Mouse lemurs are proving surprisingly useful to scientists studying human diseases, thanks to their conveniently small size (about double the size of a mouse, with a tail up to twice the length of their body) and genetic similarity to us (they’re primates, like us and unlike mice). In recent years, scientists have found that they make the perfect model for looking at obesity, eye disease and even neurological disorders like Alzheimer’s disease and dementia.
Rakotoniaina wanted to see how the stress that environmental pressures caused in these lemurs impacted the animals, particularly when it came to their survival and reproduction. Prior research has shown that the hormones released when a person or non-human animal undergoes stress are useful in the short-term for fighting or fleeing from threats, whether from a predator or a street brawl, but physiologically harmful when experienced for long periods. (To be clear, the researchers used “stress” to mean the body’s response to any kind of situation causing hardship, whether it be fear, lack of food or shelter or inability to find a mate.)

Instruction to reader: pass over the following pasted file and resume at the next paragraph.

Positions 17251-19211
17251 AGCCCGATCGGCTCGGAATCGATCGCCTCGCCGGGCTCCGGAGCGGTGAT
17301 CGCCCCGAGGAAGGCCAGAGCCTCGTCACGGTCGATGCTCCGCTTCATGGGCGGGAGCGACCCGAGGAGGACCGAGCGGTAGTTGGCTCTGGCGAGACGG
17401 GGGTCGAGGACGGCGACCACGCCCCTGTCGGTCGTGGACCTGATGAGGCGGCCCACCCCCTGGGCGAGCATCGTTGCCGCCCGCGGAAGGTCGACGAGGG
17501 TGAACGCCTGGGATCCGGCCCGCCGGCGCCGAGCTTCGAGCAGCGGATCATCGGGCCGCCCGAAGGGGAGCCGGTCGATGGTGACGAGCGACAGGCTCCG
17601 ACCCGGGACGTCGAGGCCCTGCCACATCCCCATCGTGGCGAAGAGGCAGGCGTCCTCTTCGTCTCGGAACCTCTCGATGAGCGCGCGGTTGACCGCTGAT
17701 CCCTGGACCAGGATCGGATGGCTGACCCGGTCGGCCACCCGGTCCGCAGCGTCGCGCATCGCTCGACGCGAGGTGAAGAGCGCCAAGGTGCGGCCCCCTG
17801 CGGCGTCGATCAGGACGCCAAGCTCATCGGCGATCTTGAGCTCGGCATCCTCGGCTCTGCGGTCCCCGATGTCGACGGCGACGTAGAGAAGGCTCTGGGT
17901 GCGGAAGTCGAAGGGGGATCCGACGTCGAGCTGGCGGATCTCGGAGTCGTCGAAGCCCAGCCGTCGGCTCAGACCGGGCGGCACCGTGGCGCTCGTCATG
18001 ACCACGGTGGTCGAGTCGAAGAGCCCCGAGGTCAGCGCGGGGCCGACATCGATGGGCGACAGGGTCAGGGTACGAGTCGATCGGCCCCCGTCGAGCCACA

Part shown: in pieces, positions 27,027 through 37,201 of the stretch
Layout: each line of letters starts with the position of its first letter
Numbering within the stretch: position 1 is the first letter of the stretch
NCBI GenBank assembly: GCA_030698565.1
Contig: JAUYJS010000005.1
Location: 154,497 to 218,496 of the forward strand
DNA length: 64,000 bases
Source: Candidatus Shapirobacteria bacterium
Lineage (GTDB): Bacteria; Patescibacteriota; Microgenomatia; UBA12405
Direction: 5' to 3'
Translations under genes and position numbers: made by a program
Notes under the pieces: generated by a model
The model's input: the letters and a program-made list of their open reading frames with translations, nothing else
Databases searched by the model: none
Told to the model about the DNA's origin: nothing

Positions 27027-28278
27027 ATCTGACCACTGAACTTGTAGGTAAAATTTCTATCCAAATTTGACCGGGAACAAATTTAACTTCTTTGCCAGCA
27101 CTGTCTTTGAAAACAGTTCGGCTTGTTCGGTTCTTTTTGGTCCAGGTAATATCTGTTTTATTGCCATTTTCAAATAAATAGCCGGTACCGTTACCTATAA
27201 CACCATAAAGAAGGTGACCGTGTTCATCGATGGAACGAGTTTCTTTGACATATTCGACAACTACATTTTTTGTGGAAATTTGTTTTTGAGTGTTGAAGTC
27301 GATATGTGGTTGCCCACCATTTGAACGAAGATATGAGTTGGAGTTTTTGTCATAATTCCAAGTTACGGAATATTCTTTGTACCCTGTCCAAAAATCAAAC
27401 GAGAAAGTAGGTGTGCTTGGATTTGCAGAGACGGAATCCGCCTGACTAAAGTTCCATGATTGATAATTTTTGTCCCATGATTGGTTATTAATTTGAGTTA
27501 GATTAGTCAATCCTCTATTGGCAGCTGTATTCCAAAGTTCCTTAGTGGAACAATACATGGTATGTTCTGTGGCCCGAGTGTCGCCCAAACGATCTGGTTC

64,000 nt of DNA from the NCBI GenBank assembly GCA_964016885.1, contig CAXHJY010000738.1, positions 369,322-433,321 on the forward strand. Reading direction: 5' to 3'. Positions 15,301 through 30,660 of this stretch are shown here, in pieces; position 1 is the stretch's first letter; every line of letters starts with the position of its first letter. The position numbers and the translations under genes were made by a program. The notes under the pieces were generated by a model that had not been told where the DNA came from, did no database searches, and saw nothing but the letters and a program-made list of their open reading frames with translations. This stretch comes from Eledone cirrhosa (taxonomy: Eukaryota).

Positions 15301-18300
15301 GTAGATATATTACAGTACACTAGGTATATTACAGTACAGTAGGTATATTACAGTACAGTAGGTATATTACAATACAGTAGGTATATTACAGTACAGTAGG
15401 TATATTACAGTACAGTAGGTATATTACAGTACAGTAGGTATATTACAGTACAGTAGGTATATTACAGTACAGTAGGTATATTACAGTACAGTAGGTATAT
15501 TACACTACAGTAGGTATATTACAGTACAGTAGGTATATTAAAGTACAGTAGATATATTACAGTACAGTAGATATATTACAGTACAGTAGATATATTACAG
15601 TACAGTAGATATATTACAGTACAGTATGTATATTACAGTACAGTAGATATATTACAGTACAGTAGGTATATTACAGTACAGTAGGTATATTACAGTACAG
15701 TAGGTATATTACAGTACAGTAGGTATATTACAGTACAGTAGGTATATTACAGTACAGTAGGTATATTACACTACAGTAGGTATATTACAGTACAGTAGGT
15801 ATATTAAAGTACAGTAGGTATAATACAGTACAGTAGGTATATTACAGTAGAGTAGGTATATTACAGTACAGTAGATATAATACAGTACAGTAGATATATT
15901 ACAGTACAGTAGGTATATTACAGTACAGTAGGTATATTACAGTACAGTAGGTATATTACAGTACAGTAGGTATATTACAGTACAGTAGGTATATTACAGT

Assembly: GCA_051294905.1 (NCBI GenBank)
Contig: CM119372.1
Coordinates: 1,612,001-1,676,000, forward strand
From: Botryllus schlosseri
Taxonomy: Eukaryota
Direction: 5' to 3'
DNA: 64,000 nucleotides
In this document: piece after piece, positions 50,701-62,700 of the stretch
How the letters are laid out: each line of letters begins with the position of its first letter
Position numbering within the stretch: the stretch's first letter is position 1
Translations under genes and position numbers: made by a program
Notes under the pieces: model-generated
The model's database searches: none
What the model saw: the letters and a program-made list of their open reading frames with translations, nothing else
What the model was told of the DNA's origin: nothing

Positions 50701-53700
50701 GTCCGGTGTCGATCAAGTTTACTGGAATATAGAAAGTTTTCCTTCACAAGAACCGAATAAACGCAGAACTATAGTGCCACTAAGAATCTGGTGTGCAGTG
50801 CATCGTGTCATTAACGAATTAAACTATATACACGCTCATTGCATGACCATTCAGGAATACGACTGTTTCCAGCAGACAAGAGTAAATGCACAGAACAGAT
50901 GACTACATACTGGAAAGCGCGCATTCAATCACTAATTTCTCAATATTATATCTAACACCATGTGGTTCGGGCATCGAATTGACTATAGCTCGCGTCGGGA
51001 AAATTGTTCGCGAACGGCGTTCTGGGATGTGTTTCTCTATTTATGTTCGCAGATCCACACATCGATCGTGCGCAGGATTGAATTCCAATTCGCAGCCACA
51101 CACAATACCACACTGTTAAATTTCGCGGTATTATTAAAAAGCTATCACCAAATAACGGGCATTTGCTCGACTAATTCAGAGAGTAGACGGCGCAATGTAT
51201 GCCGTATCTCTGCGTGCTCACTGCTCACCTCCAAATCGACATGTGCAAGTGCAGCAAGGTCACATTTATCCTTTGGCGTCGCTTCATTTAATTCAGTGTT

Hormones like cortisol—a steroid found in the blood, saliva, urine, hair and feces of humans and other animals—are often measured by ecologists as a proxy for the health of a group of organisms. But samples from blood or urine capture only the stress levels at a certain point in time for that animal, making it difficult to draw conclusions about the dangerous long-term stress that organism is facing. To get around that issue, Rakotoniaina turned to something most mammals have in abundance: hair.
Hair has many remarkable qualities. For one, as it slowly grows, it preserves traces of an animal’s condition and environment in a timeline that scientists can later interpret, not unlike tree rings or sediment or ice cores. By taking samples of hair from wild gray mouse lemurs that were trapped and released, ecologists can see how the lemurs' cortisol levels have changed over the course of time that those hairs grew, giving a much more complete picture of the long-term stress faced by the animal.